May 21, 2010 in City
Jim Kershner’s This Day in History
» On the Web: spokesman.com/topics/local-history
From our archives, 50 years ago
A crowd estimated at 75,000 lined the downtown streets for a particularly chilly 1960 Grand Lilac Festival-Armed Forces Parade.
The temperature hit 34 the night before, and it was still brisk at the 10 a.m. parade start. Wind, rain, hail and even a little snow failed to keep the crowds away.
Two teenage girls in the Job’s Daughters Bethel 12 float adapted to the situation by wearing wool slacks, “thermo-knits” and trimmed-down sweatshirts under their gowns.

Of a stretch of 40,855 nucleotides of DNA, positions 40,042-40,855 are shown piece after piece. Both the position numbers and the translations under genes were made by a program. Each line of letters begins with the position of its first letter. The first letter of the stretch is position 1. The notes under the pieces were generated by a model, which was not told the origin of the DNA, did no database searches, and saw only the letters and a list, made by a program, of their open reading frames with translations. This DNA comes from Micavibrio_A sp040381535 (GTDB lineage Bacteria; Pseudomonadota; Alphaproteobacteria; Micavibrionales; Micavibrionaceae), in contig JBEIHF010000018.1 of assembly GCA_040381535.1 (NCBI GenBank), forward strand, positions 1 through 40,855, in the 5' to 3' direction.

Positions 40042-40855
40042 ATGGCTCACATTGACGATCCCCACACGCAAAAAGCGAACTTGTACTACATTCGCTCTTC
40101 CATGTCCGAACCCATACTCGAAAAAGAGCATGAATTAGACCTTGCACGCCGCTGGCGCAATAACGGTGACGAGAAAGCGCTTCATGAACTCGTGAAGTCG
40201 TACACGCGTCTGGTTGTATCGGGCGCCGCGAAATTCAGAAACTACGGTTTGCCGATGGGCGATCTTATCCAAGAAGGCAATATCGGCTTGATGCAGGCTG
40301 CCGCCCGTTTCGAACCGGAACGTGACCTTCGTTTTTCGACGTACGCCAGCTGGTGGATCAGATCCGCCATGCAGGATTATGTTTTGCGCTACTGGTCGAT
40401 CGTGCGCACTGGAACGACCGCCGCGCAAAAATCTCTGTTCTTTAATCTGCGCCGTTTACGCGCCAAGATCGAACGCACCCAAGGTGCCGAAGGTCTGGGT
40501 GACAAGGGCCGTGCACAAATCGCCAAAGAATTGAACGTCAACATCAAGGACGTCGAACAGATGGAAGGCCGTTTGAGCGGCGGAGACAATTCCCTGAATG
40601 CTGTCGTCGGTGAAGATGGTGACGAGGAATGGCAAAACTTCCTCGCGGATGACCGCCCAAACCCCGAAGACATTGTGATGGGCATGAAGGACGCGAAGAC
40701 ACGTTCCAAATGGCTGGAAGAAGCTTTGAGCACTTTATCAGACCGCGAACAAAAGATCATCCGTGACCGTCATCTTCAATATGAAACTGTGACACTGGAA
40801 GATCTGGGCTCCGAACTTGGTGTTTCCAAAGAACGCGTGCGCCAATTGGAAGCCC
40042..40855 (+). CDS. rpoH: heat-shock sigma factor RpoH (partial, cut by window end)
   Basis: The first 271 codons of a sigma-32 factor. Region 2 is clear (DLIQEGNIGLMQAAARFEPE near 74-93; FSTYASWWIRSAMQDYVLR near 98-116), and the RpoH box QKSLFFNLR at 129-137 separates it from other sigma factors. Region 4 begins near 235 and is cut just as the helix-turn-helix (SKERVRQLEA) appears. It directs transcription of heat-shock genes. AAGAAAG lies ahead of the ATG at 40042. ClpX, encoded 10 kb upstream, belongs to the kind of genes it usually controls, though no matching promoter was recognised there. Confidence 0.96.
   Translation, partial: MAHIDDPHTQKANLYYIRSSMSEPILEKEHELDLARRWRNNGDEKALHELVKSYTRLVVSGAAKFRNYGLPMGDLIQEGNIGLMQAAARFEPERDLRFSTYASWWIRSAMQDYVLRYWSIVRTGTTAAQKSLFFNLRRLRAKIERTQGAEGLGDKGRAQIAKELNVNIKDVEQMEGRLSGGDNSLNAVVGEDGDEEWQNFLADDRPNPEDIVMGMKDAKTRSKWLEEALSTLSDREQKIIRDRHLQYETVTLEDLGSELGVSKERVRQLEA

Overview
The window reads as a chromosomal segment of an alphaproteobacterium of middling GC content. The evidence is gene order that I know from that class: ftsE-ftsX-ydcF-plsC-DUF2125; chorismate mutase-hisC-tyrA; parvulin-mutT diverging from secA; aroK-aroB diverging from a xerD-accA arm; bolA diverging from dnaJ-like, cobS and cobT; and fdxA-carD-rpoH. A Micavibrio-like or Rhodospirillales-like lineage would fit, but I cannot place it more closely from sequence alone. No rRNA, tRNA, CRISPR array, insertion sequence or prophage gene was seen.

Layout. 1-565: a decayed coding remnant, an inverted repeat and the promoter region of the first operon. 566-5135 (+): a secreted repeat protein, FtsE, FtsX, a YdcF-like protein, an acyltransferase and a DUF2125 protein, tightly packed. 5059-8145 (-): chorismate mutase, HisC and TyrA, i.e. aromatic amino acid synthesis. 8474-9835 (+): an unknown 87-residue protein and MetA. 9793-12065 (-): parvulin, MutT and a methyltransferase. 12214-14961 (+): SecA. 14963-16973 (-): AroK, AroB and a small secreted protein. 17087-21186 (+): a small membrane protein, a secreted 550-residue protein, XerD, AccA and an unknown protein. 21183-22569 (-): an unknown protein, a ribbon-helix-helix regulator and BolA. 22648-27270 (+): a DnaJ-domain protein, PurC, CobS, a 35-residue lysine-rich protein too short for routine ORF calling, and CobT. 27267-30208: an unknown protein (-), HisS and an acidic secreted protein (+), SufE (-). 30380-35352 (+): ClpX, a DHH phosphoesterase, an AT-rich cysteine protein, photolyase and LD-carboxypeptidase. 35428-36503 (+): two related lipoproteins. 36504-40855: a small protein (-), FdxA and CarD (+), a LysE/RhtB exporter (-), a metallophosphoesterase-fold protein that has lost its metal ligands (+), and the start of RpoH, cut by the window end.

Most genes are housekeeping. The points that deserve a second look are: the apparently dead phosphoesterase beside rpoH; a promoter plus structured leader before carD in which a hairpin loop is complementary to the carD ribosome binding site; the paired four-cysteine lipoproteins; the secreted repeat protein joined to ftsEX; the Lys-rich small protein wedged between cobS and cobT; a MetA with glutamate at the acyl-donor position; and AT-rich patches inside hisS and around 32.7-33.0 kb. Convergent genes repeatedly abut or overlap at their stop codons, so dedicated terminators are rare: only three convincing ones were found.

The parade featured 140 units, including 53 floats and 43 marching bands.
From the civil rights beat: Students at Whitworth College and Eastern Washington College announced they would hold “sympathy demonstrations in support of students involved in recent Negro sit-ins in southern cities.”
The local students planned to wear black ribbons in solidarity with students arrested in the sit-ins. Proceeds from the sale of the ribbons would be used for legal defense.
Also on this date
(From the Associated Press)
1881: Clara Barton founded the American Red Cross. … 1927: Charles A. Lindbergh landed his Spirit of St. Louis near Paris, completing the first solo airplane flight across the Atlantic Ocean in 331/2 hours.